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The common upgrade from the oem brake lines are ss lines. After 30 years, they'll feel fantastically improved over the discards. So will a set of oem rubber lines, and they'll feel just as good as new ss.

With the multitude of ss options available, I'm guessing they'll be cheaper??

Another option is Venhill, via ebay.

Voltaire...try loosening the master cylinder and tilting it a bit to allow the air to bleed better. A mate does it that way and swears by it.
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Old 01-05-2012, 09:08 PM   #7
wirewrkr
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Incredibly short memories you guys have.
BMWRENCH makes these line to order.
www.thenickwackettgarage.com
He's gives professional advice here constantly
for free.
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Old 01-05-2012, 10:46 PM   #8
boxerboy81
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Quote:
Originally Posted by wirewrkr View Post
Incredibly short memories you guys have.
BMWRENCH makes these line to order.
www.thenickwackettgarage.com
He's gives professional advice her constantly/
for free.
From his website...

Quote:
Custom Brake Lines There are now several companies making braided hoses, but mine are the only ones made by someone who is intimately familiar with BMWs and classic Triumphs. If you have a problem with the fit, or need a custom hose, you can call me. You’ll be speaking to the guy who makes them and has probably installed them on a bike just like yours.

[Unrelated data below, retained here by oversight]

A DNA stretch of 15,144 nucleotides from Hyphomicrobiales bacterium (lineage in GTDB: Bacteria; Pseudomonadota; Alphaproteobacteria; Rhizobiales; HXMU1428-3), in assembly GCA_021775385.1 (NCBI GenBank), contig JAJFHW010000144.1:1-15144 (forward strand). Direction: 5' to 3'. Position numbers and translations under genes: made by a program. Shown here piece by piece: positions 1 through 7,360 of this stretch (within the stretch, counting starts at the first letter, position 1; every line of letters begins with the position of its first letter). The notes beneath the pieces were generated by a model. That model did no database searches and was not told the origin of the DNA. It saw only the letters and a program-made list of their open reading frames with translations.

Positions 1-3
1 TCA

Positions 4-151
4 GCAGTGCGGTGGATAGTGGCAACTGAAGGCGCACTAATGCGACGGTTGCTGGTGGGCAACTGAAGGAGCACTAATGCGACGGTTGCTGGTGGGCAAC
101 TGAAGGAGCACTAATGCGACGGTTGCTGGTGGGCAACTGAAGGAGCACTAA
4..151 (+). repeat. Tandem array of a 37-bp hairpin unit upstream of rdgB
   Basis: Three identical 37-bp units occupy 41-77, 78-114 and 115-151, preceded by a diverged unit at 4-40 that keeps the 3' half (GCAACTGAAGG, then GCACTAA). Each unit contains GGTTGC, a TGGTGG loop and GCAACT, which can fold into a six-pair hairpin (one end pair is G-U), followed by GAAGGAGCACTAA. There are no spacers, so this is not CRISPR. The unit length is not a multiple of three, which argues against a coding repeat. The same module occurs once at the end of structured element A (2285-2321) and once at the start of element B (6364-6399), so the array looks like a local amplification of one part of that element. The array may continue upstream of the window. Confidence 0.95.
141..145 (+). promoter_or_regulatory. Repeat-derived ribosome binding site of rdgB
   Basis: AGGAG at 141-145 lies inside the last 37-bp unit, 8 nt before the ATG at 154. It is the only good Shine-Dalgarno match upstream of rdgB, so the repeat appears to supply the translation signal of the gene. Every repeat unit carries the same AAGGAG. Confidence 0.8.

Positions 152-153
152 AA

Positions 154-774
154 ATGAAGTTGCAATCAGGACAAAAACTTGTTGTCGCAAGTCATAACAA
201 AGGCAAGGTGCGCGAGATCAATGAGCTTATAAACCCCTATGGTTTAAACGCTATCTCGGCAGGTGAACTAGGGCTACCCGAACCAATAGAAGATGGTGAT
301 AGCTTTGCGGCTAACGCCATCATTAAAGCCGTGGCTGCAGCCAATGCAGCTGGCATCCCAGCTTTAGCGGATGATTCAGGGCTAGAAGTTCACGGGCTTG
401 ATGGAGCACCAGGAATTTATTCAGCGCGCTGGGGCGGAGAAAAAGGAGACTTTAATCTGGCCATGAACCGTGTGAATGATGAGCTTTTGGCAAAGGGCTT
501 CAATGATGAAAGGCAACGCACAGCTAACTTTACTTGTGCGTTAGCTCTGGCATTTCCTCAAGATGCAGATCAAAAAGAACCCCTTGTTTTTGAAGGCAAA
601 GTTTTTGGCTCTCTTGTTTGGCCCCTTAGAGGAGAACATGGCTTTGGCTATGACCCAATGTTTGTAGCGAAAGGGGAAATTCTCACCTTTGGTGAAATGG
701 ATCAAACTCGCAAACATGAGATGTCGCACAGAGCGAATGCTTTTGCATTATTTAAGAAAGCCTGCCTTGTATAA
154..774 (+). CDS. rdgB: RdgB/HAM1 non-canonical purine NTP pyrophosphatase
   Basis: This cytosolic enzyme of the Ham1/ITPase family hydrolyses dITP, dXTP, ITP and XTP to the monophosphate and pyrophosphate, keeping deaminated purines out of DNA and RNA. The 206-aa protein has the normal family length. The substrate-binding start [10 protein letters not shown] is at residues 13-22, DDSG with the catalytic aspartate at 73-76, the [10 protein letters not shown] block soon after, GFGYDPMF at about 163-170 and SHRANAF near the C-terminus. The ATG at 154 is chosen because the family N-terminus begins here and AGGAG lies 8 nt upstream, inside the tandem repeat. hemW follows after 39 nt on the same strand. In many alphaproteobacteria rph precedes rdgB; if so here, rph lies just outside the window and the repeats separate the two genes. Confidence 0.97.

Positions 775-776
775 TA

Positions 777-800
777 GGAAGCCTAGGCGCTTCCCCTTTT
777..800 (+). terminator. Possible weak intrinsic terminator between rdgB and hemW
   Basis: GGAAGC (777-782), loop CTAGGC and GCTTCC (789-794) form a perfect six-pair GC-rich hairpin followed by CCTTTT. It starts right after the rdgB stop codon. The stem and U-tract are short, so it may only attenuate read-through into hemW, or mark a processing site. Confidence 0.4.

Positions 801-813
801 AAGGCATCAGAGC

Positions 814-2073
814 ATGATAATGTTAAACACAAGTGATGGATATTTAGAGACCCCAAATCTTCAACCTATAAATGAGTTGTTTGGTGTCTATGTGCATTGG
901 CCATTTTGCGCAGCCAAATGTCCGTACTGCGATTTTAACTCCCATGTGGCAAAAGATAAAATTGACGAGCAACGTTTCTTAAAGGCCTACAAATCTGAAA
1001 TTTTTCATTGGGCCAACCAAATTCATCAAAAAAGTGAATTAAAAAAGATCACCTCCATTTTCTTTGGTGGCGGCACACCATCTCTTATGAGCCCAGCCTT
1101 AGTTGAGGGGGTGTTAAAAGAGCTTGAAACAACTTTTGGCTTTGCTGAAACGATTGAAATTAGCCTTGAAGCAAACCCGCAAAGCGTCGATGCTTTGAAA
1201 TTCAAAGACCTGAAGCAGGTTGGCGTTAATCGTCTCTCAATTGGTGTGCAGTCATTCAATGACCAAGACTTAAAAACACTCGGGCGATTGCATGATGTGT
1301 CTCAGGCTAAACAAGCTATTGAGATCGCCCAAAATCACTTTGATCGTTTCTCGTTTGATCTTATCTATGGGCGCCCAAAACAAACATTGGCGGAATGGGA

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Old 01-05-2012, 11:16 PM   #9
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New braided teflon is a lot better than new rubber and lasts a lot longer too. My braided teflon lines are over twenty years old and they are just as firm as the day I got them. I have recently seen a rash of trouble caused by rubber lines going bad. Why bother with it.
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Old 01-05-2012, 11:43 PM   #10
motu
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I fitted new pads and changed my brake fluid a couple of days ago - as an experiment I clamped the hose at the top, and the lever was rock hard.... then I clamped at the bottom of the hose and it was rock hard. With no clamp there is some softness in the lever. No real test with new pads of course, but I'm pretty confident there is no flex in my old rubber hoses. I might have to get my wife to recheck for me as I'm a bit weak - I tend to cry at sad movies.
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Old 01-06-2012, 12:57 AM   #11
Tosh Togo
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Originally Posted by motu View Post